In his younger days, Buffalo Bill acquired a reputation of being a prolific drinker, although most accounts suggest that he was in control of the alcohol rather than it being in control of him. And he generally kept away from alcohol during the show season. In 1901, he wrote his friend Mike Russell, “Oh but I am enjoying this trip—more than I ever did any before. Why—because I am not drinking.” In 1902 he stated in an interview “I’ve got 600 men here and I abstain for the sake of example. They’re not ashamed to keep off drink if I do.” While Buffalo Bill was definitely in control of his habit, it does not appear that he had given up drinking entirely before 1905.
Buffalo Bill was a man with problems when he arrived in France in 1905. His hoped-for divorce had been dismissed and his good name tarnished in newspapers throughout the United States and Europe, his third child had just died, his partner of twenty years had died two years earlier and he was having to take a good look at how he had lived his life. And, at fifty-nine, he discovered he needed God more than he thought. His letter to Julia that June was upbeat. He had found God and he was positive about the future. “I am doing a nice business. And everything running smooth.”
Buffalo Bill’s spiritual awakening was a largely private experience. On rare occasions he did mention his beliefs in public. In a 1907 interview he stated, “I believe that a man gets closer to God out there in the big, free West…. You feel differently about your fellow man out there in the West. He’s nearer to you and God’s nearer to you. You are filled with a true religion and a bigger realization of life.” In 1909 he gave a special performance of the Wild West for the inmates at Auburn prison in New York. He introduced the show with a brief speech saying he had brought it to them since they could not come to him. He concluded, “I hope that when you get out that you will come to see my show. Look to God and put your trust in Him. Think it over now and when you get out God will help you.”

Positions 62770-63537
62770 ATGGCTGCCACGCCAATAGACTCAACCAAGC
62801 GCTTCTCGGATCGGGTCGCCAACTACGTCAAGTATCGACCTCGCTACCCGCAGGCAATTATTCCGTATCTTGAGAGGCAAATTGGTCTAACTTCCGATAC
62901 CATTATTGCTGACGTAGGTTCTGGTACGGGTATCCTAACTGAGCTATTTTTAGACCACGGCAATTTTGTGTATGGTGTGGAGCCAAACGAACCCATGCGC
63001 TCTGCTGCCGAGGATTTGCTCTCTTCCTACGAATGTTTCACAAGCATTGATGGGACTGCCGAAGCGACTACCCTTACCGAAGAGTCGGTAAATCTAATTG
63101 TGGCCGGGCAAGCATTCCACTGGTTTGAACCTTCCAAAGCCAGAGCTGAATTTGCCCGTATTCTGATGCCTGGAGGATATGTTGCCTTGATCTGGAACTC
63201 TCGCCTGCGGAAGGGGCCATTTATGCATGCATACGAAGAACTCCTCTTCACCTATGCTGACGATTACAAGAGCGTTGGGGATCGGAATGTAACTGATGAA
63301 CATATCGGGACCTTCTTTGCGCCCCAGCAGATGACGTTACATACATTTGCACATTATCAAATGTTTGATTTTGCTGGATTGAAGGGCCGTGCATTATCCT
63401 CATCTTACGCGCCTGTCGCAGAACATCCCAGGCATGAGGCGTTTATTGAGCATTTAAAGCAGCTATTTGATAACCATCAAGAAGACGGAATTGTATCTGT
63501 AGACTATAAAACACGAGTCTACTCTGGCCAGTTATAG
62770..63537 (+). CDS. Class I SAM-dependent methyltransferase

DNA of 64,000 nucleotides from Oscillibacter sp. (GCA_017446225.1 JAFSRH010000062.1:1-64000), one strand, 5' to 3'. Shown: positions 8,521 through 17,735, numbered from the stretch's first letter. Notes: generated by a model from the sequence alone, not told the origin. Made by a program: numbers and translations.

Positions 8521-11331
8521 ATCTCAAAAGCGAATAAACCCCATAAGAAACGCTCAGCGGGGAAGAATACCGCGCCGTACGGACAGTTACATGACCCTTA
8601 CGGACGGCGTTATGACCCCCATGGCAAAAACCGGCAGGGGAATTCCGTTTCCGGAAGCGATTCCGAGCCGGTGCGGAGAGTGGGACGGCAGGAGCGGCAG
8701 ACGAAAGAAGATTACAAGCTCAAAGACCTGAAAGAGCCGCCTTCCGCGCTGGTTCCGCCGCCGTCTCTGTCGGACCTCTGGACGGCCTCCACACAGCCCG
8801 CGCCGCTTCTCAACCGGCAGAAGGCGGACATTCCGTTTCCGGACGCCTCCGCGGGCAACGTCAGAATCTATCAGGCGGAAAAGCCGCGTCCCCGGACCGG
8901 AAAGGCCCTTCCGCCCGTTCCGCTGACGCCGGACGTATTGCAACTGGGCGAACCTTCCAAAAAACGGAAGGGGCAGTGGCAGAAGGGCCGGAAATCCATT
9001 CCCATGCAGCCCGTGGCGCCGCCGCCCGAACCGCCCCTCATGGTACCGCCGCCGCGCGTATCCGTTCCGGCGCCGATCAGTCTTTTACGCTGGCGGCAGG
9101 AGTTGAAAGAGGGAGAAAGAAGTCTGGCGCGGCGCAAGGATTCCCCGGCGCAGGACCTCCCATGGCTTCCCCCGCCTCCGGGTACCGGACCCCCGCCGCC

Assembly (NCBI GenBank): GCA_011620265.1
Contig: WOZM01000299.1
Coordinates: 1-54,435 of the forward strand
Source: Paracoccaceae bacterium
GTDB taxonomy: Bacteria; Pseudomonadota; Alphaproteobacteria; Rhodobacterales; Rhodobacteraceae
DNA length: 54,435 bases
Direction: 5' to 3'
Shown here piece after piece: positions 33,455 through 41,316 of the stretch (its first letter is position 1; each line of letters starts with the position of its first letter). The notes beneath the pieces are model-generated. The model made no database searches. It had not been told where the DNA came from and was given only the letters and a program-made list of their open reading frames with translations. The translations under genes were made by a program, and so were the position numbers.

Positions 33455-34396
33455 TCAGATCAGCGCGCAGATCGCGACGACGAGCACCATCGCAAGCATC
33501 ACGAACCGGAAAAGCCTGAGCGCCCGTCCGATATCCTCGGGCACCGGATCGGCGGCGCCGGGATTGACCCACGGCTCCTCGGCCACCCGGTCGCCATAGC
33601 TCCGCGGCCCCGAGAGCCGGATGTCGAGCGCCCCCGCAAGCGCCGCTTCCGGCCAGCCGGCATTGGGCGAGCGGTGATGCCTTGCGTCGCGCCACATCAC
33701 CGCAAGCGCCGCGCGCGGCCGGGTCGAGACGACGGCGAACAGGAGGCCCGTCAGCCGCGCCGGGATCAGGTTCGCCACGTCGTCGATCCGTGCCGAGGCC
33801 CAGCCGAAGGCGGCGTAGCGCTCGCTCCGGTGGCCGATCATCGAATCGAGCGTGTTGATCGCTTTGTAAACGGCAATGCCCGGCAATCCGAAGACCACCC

Buffalo Bill did reveal his faith to those with whom he was closest. A month after he found God, he reaffirmed in a letter to his niece Josie, Julia’s daughter, “My faith and trust is in God.” Five months later, he wrote a very affectionate letter to his friend and protege Johnny Baker that included the words “no father ever had a son more loving and faithful” and closed “God bless you my son.” For the next decade, Cody frequently closed letters to friends, family and business partners with “God Bless You.”
Buffalo Bill opened up about his beliefs most to his sister Julia. In 1906, he wrote Julia that he wanted Minister Harper to come to the TE Ranch outside of Cody and deliver one of his “blessed sermons” at a dinner for the neighbors “to bring us closer to God.” In 1914 he wrote, “Let us show the Lord we are Christians. And will carry our cross. God ever bless you my patient brave sister. Remember our brave Christian mother and what she endured.” His letters also reminded Julia that he prayed for her each night.